ONSTAGE & BACKSTAGE: Surviving Concert Chaos and Dishing with Debra Jo Rupp

By Seth Rudetsky
18 Nov 2013

Seth with Debra Jo Rupp
Photo by Maryann Lopinto
We then all piled out (she felt much better!) did a sound check, George got there before the show and the whole thing was great! One of the highlights was Emily Skinner doing her amazing Mae West song "Come Up and See Me Sometime," which you can watch here when she did it on my SiriusXM show). Afterwards, I hauled out the Mae West joke Kevin Chamberlin told me a few years right after he did Dirty Blonde. This shows how quick Mae West was: One day Mae was walking thru a casino in Las Vegas and a guy yelled out, "Hey, Mae! I'll lay ya ten to one!" She turned around, fluffed her hair and said, Mae West-style, "It's an odd time... but I'll be there."

On Thursday, I had Debra Jo Rupp at "Seth's Broadway Chatterbox," and she was such a great guest. I had never met her before but I thought she was hilarious the first time I saw her on "Seinfeld" as his assistant who wants to make sure he "doesn't freak out." Her story was very inspirational to me. She moved to New York in the 70's and got a job as a bookkeeper to satisfy her mother who made her promise to never wait tables. However, she always took acting classes and went to auditions. I asked her how she was able to go to an audition in the middle of the day while holding down a full-time job and she said she made a lot of trips to (she added very heavy air quotes) "the bank." But, I asked, I'm sure she went to open calls which take a really long time... how did she pull that off? "Boy," she said with frustration, "the lines at the bank today were so long!"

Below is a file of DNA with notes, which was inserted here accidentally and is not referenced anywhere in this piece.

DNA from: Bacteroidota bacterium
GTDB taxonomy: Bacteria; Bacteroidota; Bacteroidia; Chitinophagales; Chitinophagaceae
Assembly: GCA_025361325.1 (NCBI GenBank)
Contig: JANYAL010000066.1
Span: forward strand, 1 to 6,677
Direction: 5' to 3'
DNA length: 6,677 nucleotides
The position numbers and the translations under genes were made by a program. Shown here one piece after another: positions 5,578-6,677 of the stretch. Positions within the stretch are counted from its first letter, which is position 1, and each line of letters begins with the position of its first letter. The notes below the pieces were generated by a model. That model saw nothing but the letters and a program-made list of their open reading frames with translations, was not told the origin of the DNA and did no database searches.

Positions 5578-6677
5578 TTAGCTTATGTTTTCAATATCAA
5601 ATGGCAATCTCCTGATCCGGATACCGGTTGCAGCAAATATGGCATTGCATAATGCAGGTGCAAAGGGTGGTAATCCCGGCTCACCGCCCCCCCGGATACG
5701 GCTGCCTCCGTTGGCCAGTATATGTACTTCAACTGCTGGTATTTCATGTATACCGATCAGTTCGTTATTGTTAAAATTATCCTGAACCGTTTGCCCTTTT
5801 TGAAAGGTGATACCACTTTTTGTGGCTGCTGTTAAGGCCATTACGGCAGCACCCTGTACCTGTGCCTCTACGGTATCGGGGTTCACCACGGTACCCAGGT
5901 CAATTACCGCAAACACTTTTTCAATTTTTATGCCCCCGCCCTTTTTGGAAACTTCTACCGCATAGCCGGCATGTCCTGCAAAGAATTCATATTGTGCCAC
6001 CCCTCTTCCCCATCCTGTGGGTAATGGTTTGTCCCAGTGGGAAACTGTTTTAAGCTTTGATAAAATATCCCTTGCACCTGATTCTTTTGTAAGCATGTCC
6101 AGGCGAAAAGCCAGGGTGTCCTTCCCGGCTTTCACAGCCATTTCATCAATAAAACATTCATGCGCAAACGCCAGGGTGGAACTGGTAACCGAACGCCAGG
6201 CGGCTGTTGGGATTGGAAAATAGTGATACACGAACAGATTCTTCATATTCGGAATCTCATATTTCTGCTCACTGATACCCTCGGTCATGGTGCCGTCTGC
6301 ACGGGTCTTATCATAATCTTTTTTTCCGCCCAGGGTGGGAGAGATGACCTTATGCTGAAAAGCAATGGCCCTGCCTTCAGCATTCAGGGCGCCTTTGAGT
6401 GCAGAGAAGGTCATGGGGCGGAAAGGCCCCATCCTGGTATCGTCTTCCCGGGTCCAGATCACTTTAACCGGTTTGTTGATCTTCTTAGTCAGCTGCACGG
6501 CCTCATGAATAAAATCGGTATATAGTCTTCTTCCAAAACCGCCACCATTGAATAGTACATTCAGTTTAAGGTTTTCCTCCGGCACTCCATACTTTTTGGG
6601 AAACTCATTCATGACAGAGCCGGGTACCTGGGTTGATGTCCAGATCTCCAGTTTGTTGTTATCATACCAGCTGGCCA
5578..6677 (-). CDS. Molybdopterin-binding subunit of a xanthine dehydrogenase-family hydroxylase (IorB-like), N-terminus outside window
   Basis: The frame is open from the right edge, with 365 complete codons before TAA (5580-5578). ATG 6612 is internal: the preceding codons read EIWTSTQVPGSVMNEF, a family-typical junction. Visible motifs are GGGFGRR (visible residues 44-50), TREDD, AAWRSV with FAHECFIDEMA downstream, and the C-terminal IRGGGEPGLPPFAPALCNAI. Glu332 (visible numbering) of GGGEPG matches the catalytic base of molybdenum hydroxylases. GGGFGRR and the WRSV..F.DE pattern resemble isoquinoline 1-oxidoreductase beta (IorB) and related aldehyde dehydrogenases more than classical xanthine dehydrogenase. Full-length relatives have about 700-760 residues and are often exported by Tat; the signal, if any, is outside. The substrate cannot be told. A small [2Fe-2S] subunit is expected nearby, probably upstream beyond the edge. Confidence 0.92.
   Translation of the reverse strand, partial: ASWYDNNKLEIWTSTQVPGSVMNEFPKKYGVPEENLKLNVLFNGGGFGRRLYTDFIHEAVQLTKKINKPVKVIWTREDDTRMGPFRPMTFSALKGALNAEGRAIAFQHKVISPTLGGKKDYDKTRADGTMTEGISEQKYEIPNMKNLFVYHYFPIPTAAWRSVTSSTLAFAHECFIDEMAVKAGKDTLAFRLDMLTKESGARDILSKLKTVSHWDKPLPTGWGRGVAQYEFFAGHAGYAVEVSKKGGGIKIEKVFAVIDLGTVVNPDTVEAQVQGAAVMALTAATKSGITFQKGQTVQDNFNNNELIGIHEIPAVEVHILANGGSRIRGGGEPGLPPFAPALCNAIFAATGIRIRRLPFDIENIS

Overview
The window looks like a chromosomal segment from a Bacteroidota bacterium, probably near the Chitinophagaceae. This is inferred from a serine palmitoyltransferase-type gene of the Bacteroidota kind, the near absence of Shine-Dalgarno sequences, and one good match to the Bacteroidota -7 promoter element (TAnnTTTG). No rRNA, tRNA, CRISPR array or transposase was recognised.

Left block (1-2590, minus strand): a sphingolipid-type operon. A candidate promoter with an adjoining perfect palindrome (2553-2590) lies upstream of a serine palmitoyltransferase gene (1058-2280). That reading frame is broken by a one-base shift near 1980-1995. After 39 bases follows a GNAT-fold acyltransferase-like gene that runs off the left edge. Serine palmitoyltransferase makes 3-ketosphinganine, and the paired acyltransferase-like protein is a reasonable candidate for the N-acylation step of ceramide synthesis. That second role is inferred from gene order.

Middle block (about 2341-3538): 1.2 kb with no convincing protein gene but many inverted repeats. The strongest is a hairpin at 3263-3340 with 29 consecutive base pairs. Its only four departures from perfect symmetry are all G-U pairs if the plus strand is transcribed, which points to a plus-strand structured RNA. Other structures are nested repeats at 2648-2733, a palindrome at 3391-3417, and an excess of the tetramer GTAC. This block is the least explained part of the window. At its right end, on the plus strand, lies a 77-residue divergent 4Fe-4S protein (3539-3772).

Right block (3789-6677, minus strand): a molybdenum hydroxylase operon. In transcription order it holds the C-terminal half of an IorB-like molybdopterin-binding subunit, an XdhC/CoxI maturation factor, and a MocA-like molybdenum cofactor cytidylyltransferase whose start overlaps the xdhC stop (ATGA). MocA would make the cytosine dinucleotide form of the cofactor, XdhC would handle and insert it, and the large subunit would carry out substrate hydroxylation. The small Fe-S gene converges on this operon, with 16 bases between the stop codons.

She kept auditioning for theatre and not getting anything... for years. And I mean years. From college graduation to well past her 30th birthday! I asked how she persevered and she told me that it was because of the classes she took. Every time a teacher or student would make a positive comment about her acting, it would give her hope for a few months. Finally, there was a play called A Girl's Guide to Chaos written by Cynthia Heimel for Teri Garr that was about to have a workshop, but Teri wasn't available. Debra Jo's acting teacher was the director so he told the playwright that he had a great woman to do the workshop. Debra performed the role, and when Teri saw it she told the playwright she couldn't do what Debra Jo did... so Debra Jo got the New York production! That was her first big break... at age 36! She then did Cat on a Hot Tin Roof on Broadway... keeping her bookkeeping job, just in case.

Finally, she did what most 40-year-old actresses do. She went to Los Angeles. Seriously. At the age when most women are drummed out of TV and film, Debra Jo decided that she should try to break in. Turns out, her instincts were right. She got a string of roles (most notably Phoebe's [Lisa Kudrow] younger brother's wife on "Friends." Then she was offered an audition for a TV sitcom called Teenaged Wasteland. She turned it down. Three times. When they asked again, she finally went for it. Her agent told her that the studio specifically asked that she "be funny." She was like, "It's a sitcom! What has everyone else been doing?" She auditioned as the Mom and did her version of how she thought today's moms were. Then she found out the show took place in the '70's! They loved her because, apparently, her idea of a modern mother was 30 years in the past!